New England Journal of Medicine piece calls for removing sex designations from birth certificates

December 21, 2020 • 11:00 am

The piece below, which just appeared in the prestigious New England Journal of Medicine, has three co-authors (two medical doctors and a lawyer) calling for removing sex designations from birth certificates—or at least putting them “below the line of demarcation,” which I guess means putting them where they are not publicly accessible. Click on the screenshot below to read the 2.5-page piece, or download the pdf here. 

There are, I suppose, reasons to hide one’s “birth sex” from the public, but there are also reasons to keep it “above the line”. But the authors’ thesis is this:

We believe that it is now time to update the practice of designating sex on birth certificates, given the particularly harmful effects of such designations on intersex and transgender people.

I’ll summarize what the authors think those “harmful effects” are, but first will briefly discuss their claim that it’s even fatuous to designate sex on a birth certificate:

Designating sex as male or female on birth certificates suggests that sex is simple and binary when, biologically, it is not. Sex is a function of multiple biologic processes with many resultant combinations. About 1 in 5000 people have intersex variations. As many as 1 in 100 people exhibit chimerism, mosaicism, or micromosaicism, conditions in which a person’s cells may contain varying sex chromosomes, often unbeknownst to them.  The biologic processes responsible for sex are incompletely defined, and there is no universally accepted test for determining sex.

In fact, as I’ve said many times before, sex in humans is about as close to a binary as you can get. Although “sex” in newborns is usually recognized by genitalia (“primary” sex characteristics), it’s defined biologically as the condition of producing either small, mobile gametes (sperm, i.e. in males) or large nonmobile gametes (eggs, i.e.,  in females).  Eggs and sperm aren’t recognizable at birth, though a newborn female has a complement of eggs, and so genitalia is used as a surrogate trait. The fact that only 1 in 5,000 people have ambiguous or intersex genitalia does not materially diminish the claim that birth sex is a binary. That’s still about a close to a binary as you can get! After all, if sex isn’t a binary, what on earth does “transsexual” mean? It means you transition from one sex to the other, and that implies a binary in itself. (Perhaps this is why “transsexual” is being abandoned in favor of “transgender”, but if that’s to imply that sex isn’t binary, its duplicitous.)

As for chimerism, mosaicism, and micromosaicism, which are a bit more common, this just means that some of the cells in the body may not have chromosomes corresponding to the cells that determine gametes and genitalia. But these rarely affect the designation of “birth sex” (or whether one can function reproductively as a male or female), so it’s not an important point.  This claim that sex isn’t binary made by people who should know better reminds me of a statement two years ago by The Society for the Study of Evolution that also asserted that sex wasn’t a binary (also gender, for which you can make a better case). That was ludicrous, especially coming from evolutionary biologists who have theorized about why there are only two sexes, and who also know that sex is binary in virtually all mammals, often diagnosed quite easily. I spent my life sexing fruit flies, and maybe once every couple of years I’d find an intermediate fly or gynandromorph (half male, half female).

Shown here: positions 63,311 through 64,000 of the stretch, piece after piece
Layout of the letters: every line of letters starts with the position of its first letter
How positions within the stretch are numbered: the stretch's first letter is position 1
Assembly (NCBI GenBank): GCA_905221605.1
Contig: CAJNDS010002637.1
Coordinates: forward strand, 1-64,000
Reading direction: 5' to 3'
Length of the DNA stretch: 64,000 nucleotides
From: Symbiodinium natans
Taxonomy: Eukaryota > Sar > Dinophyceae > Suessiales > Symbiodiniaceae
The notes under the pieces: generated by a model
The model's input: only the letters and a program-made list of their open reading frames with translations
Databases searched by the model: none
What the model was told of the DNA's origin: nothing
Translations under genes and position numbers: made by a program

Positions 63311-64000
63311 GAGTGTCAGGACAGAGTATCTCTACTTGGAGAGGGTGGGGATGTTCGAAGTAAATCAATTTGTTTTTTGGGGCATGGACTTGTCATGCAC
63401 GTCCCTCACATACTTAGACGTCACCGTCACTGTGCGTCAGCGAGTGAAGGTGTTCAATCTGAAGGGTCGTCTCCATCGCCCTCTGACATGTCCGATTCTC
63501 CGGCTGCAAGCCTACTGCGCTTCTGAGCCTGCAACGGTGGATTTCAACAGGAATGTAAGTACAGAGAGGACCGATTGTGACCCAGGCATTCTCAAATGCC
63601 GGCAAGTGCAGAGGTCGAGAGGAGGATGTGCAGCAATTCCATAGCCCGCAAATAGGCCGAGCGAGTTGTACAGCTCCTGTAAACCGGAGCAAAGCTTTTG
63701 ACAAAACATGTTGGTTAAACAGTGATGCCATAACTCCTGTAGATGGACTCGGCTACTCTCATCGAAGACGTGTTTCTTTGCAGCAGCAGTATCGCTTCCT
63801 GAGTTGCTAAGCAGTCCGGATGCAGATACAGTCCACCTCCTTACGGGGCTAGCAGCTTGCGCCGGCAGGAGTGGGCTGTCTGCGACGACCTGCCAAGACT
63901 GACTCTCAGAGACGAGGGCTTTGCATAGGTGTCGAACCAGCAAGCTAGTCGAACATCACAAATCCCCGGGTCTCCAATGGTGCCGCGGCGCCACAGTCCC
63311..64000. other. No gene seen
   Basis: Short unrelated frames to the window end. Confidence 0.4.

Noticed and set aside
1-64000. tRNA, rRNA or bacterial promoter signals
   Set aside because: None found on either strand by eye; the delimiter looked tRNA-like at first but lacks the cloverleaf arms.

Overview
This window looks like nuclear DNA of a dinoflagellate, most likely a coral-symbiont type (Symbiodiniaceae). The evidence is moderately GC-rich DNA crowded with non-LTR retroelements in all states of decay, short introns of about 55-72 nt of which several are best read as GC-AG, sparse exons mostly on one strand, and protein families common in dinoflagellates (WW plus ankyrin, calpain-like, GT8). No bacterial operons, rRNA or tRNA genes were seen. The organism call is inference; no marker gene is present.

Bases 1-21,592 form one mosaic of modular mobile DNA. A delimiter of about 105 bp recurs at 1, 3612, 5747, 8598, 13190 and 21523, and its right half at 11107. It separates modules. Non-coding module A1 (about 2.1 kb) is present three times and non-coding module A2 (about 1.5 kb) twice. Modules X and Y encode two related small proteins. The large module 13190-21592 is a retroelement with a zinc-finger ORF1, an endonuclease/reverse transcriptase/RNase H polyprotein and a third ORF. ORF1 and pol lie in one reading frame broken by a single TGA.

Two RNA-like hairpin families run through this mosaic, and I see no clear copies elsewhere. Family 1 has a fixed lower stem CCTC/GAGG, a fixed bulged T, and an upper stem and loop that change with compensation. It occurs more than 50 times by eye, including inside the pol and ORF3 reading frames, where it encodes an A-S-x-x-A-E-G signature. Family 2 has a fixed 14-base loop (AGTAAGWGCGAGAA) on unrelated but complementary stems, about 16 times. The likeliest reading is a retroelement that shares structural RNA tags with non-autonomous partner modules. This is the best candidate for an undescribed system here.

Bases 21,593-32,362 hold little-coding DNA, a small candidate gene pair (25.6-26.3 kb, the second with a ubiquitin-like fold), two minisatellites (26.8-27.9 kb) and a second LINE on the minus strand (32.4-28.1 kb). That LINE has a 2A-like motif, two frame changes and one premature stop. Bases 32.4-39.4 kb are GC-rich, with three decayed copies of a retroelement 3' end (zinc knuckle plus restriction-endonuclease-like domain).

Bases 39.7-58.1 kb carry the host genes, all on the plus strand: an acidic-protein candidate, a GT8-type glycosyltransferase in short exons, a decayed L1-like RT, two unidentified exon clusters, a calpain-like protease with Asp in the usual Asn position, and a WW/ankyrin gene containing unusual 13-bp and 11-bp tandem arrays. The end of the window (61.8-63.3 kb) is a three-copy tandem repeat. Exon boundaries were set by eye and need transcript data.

The authors give another reason why perhaps one shouldn’t assign sex at birth, at least in a way viewable in public records:

Assigning sex at birth also doesn’t capture the diversity of people’s experiences. About 6 in 1000 people identify as transgender, meaning that their gender identity doesn’t match the sex they were assigned at birth. Others are nonbinary, meaning they don’t exclusively identify as a man or a woman, or gender nonconforming, meaning their behavior or appearance doesn’t align with social expectations for their assigned sex.

But this has nothing to do with biological sex at birth; it is about gender. And (as the authors note) there are ways to change your gender on driver’s licenses and even on birth certificates, if you’re one of those who suffer from gender dysphoria, which of course isn’t present at birth.  Biological sex on birth certificates is not intended to “capture the diversity of people’s experiences.” That diversity comes later, and if you experience it, you can go back and make changes on the records.

Now, what are the advantages and disadvantages of publicly making biological sex visible? I’ll give what the authors say (indented) and my own take, where I have one (flush left):

Advantages of putting sex “above the line”:

Sex designations on birth certificates offer no clinical utility; they serve only legal — not medical — goals. Certainly, knowing a patient’s sex is useful in many contexts, when it is appropriately interpreted. Sex modifies the clinical suspicion of a heart attack in the absence of classic symptoms and is a proxy for many undefined social, environmental, and biologic factors in research, for example. But, in each of these applications, sex is merely a stand-in for other variables and is not generally ascertained from a birth certificate.

Indeed, the authors are right here: this isn’t much of an advantage.

Keeping statistical data on newborn sex may further public health interests. Moving information on sex below the line of demarcation wouldn’t compromise the birth certificate’s public health function. But keeping sex designations above the line causes harm.

More about that harm later.